On 11th December, 2014 India agreed to buy 12 nuclear reactors from Russia for $40 billion. India is also about to buy 6 reactors from the USA for $50 billion. The reactors referred to above are both 1 GW reactors.
So, each Russian 1 GW reactor costs about $3 billion. Each American 1 GW reactor costs about $8 billion.
In comparison, Indian nuclear reactors cost between $360 million and $500 million each.
So, the cost for adding 1 GW of capacity is about $1.5 billion if you use Indian reactor technology.
It is between $3 billion and $7 billion if you buy reactors from Russia or from the USA.
If Indian reactors are of comparable price or cheaper, why then is India paying so much money to import reactors?
Are Indian Suppliers Unable to Build Reactors Fast Enough?
One possible answer is that the reactors (built by the Indian government’s nuclear agencies) are not being built fast enough.
However, it appears the Indian nuclear agency can build 540 MW reactors very fast indeed. The one at Tarapur was apparently completed in 4 years and 10 months.
In comparison, the AP1000 reactors that Westinghouse designs seem to take up to 10 years to build.
Are Indian Reactors Unsafe?
Another possible reason for buying reactors from large external vendors could be that Indian reactors are not as safe as those from other suppliers.
However, the IAEA inspected the 220 MW reactors built in India (those costing $360 million each) and concluded that they were among the safest in the world and could withstand the type of natural disaster that caused the accident at Fukushima.
If Indian reactors are cheaper, faster to build, and safer, then why exactly did India agree to purchase nuclear reactors from outside India at such a huge markup?
One possibility is that market forces are not the only factor driving the reactor purchases:
Possible Political Compulsions
Obama’s presidential campaign was possibly funded in part by energy firms. So, it is possible that he is looking to help campaign donors.
But why would the Prime Minister of India play along?
It is possible that the same economic forces that come to bear on President Obama also play a part in Indian elections. In the Indian election campaigns last year, the winning team spent twice what President Obama’s campaign spent and 75% of the money in the political parties’ war chests came from unknown sources.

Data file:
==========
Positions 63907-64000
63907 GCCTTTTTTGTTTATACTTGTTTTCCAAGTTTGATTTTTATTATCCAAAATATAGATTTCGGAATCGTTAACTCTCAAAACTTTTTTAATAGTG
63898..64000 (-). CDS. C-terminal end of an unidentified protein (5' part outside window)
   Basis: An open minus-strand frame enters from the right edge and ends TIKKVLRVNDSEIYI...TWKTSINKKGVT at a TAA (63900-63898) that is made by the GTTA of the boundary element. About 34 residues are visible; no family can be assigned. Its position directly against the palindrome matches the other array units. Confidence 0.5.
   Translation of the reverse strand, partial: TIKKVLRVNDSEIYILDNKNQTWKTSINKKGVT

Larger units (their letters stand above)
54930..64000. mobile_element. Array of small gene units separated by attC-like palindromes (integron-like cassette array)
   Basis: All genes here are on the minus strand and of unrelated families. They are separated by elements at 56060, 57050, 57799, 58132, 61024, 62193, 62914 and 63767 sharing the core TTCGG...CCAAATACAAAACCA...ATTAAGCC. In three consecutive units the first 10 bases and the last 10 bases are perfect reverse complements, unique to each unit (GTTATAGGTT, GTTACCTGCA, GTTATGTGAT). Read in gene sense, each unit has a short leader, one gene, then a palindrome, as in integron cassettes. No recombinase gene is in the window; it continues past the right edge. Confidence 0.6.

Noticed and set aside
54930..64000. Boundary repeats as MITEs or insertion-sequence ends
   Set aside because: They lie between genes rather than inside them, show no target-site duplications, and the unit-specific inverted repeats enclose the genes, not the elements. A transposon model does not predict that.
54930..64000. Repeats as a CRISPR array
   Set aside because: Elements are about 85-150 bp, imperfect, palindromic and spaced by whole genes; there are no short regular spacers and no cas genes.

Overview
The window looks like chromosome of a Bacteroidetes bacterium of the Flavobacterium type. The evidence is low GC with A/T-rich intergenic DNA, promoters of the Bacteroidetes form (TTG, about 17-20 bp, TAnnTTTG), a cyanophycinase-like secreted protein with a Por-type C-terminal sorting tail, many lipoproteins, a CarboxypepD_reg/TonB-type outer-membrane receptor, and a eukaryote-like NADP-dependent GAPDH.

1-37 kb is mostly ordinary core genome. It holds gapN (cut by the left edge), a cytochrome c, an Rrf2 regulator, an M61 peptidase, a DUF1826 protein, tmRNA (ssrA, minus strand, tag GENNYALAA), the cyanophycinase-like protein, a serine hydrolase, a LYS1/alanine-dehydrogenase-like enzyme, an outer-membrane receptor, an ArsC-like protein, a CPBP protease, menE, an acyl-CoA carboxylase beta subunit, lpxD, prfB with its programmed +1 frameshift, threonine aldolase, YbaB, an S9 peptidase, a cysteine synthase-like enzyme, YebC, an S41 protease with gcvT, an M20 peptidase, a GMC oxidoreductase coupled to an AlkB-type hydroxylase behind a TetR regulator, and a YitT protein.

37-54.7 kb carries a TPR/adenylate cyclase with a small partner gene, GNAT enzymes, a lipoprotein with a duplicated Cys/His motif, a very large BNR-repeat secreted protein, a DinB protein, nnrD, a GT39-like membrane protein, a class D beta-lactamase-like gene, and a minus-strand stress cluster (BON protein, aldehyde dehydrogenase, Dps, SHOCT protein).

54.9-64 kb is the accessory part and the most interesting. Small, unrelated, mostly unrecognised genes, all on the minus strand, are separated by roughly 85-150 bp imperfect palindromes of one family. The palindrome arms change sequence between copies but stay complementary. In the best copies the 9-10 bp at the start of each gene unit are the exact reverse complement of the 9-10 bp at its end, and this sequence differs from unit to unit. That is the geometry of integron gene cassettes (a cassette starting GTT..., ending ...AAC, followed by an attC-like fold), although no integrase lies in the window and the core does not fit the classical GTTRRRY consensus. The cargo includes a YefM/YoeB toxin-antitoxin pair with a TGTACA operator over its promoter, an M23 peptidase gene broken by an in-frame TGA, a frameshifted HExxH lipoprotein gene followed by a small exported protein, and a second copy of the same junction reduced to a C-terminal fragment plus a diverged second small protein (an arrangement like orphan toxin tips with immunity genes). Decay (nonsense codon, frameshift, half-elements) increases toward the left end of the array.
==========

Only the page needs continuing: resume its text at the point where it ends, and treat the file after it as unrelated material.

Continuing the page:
So, there is a need for greater transparency and due diligence.
There is one more puzzling fact to consider.
Competitive bidding has not been used in the matter of nuclear reactor purchases.
The nuclear reactors have all been purchased in a manner reminiscent of the coal allocation scam – without any competitive bidding whatsoever.
So, who loses?
The Indian and American Taxpayers
I am going to go out on a limb and say that both Indian and American taxpayers stand to lose out in case this deal between the US and Indian governments has a corrupt angle to it.
How Indian Taxpayers Will Lose Out
Indian taxpayers will lose out because they will be paying approximately $100 billion for the 40 reactors that will be constructed. $100 billion is about the size of the last bailout package for Greece. It’s a large sum of money that the Indian government cannot afford.
An article on the Modi government’s purchase of 6 submarines last year for $12 billion hits the nail right on the head:
“According to the World Bank, India has the world’s largest share of people living on $1.25 a day or less. Currently, 400 million Indians live in extreme poverty, and that number will not decrease without prudent policy-making. Reducing poverty requires a degree of social spending and government intervention, and a government willing to spend billions on naval ships before addressing extreme poverty is telling of the government’s priorities.”
How American Taxpayers Might Lose Out
Trickle-down economics will have you believe that anything done to help large firms like GE and Westinghouse will also help the poorer sections of society in the USA.
But, if it is reasonable to suppose that wealth trickles down, it is also, I would argue, reasonable to suppose that poverty trickles up.
I am going to outline in the following paragraph one mechanism by which poverty might trickle up.
Can Poverty Trickle Up?
$100 billion is about half the size of the Indian central government’s income (tax revenue is about $180 billion annually).
If earnings in India drop because of decreased welfare spending, or a depreciating rupee, or lower salaries, more jobs could move to India and hurt American job seekers.
So, there is a way in which poverty can trickle across geopolitical boundaries.